The Temple at Night is a jaw dropping experience. Highlighting the most dramatic portions of the place with different lights brings out the best. Hagar filled us in with the details.
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  • Day14

    We had an early breakfast and took another boat across the Nile. This time it was a motor boat and others with the same tour company were with us. We are on the way to the Valley of the Kings and on the way we pass by the Colossi of Memnon. These two statues were discovered by accident when the landowner came upon some stones with looked like carvings on them. Next was Hatshepsut's Temple (Valley of the Queens) and finally Valley of the Kings. Photography was strictly verboten in Valley of the Kings so we have taken pics of the postcards we bought.
    The Valley of the Kings is where the Tombs of Pharaohs and Nobles are located. Situated on the West Bank of the Nile the tombs are dug into a mountainside that is pyramid shaped. Dated back as old as 1600BC they represent Nobles of the New Kingdom. King Tutankhamen is there as well as Ramses. King Tut's tomb has nothing of interest left as everything is in various museums. Ramses V and VI were incredible. The tombs are allowed to be seen on a rotating basis as to not harm the integrity of the tomb.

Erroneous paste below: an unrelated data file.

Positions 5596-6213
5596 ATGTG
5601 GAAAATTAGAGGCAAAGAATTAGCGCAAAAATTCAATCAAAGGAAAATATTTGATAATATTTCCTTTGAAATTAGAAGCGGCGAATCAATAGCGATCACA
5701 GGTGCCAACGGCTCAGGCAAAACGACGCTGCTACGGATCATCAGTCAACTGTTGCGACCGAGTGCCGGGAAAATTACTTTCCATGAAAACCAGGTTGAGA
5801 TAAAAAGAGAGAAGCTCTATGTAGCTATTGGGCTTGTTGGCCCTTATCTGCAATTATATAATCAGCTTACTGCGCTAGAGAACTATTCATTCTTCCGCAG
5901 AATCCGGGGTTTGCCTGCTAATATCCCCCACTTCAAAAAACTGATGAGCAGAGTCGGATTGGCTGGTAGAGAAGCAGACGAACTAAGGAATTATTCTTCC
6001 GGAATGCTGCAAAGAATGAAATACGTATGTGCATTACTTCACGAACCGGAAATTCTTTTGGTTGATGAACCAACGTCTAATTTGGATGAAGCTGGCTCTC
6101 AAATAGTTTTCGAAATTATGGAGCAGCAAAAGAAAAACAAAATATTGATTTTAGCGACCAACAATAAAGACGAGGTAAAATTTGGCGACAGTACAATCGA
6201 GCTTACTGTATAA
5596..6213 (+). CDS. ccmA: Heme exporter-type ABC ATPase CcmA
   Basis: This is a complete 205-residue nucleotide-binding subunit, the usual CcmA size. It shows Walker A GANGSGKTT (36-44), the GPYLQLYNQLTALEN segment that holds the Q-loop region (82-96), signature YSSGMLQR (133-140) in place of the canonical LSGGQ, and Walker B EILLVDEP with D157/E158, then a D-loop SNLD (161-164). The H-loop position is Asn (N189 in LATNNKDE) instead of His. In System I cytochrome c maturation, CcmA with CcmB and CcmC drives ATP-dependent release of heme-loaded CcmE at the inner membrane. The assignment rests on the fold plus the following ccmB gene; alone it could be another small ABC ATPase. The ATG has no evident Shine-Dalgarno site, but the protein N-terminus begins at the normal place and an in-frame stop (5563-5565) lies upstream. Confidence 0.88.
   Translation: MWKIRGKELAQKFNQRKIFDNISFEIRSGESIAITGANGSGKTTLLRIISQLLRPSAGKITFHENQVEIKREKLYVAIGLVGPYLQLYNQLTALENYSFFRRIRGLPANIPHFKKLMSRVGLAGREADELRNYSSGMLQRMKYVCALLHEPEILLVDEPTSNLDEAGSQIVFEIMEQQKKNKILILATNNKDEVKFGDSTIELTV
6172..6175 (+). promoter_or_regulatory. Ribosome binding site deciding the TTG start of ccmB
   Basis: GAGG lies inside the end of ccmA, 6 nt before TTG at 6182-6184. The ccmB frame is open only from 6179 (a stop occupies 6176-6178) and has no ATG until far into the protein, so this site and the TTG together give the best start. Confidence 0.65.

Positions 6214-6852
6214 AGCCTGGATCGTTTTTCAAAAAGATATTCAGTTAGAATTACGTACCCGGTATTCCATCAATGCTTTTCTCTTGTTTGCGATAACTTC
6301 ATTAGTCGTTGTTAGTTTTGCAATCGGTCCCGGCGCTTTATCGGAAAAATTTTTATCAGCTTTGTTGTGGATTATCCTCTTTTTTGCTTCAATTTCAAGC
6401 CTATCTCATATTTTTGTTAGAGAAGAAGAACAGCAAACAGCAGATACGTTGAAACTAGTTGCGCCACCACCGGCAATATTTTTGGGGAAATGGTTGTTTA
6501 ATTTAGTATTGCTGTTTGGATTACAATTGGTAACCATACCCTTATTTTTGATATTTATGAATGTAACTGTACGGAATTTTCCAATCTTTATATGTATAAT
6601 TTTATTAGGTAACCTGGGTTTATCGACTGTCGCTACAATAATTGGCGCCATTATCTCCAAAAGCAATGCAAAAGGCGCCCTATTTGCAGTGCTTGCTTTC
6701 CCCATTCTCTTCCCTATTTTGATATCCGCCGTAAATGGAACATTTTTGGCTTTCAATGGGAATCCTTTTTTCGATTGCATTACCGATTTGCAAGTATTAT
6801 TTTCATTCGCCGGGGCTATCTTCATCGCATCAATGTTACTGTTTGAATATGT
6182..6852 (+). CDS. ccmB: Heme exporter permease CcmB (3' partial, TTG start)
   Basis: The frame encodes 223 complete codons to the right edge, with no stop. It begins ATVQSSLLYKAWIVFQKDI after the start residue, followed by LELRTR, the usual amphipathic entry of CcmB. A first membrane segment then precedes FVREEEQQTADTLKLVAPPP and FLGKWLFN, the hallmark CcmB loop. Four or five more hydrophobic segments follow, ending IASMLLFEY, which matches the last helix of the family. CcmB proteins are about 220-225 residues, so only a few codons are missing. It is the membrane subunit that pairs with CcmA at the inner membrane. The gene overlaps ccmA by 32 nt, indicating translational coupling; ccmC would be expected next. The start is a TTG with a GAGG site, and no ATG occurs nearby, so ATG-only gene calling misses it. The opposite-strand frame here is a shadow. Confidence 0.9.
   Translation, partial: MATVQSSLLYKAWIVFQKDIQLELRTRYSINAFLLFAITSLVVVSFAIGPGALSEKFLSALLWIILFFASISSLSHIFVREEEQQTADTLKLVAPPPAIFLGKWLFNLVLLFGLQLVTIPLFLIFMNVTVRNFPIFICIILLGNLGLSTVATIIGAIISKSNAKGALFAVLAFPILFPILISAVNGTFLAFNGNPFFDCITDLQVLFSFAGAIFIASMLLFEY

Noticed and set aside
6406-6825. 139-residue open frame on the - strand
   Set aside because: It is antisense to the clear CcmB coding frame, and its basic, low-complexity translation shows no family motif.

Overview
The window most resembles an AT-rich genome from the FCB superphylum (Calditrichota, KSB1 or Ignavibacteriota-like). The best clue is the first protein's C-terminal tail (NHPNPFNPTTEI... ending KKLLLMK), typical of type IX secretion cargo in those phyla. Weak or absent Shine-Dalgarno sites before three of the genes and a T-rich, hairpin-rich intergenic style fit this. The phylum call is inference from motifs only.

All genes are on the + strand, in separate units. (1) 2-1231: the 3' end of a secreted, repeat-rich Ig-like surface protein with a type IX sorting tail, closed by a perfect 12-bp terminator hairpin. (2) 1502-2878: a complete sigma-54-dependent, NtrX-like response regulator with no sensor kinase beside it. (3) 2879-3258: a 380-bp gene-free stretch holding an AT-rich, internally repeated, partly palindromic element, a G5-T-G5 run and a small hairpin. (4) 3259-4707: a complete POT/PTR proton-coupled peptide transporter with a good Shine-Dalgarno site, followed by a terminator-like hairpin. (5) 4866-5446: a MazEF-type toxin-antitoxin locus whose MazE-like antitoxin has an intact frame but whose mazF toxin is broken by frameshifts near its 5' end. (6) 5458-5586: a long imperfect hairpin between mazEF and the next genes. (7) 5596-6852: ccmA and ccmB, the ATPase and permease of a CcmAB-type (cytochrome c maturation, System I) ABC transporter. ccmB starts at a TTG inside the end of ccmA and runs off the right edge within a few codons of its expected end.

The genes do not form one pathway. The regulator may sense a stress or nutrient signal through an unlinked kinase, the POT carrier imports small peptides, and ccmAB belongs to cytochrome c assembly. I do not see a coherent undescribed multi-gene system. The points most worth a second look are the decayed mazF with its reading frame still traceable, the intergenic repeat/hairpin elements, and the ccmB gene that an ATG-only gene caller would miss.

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  • Day14

    After a great day of exploring Wadi Rum we crossed the border from Jordan into Israel and then drove to the Egyptian border and crossed there. We are now driving along the Sinai peninsula heading for Sharm el Sheikh.
    @desertecotours

    Long day but a great one.

    Happy early anniversary Marlo!

  • Day13

    We arrive in Luxor and meet our guide Hagar. She is about Michelle's age and reminds me of her. Hagar dresses conservatively and wears a head scarf. Her English is perfect. It is not yet noon as we enter the gates. Hagar is well educated and is probably being under used as a tour guide. She gives us more information than I can assimilate in one go, so if you want to know details about the temple, you should google it. The Temple dates back about 4000 years for some of the earliest structures and was added to throughout time. There is a story with every new addition and most of it is carved into the walls for the telling. Hagar relays the story to us in an interesting fashion.Read more

You might also know this place by the following names: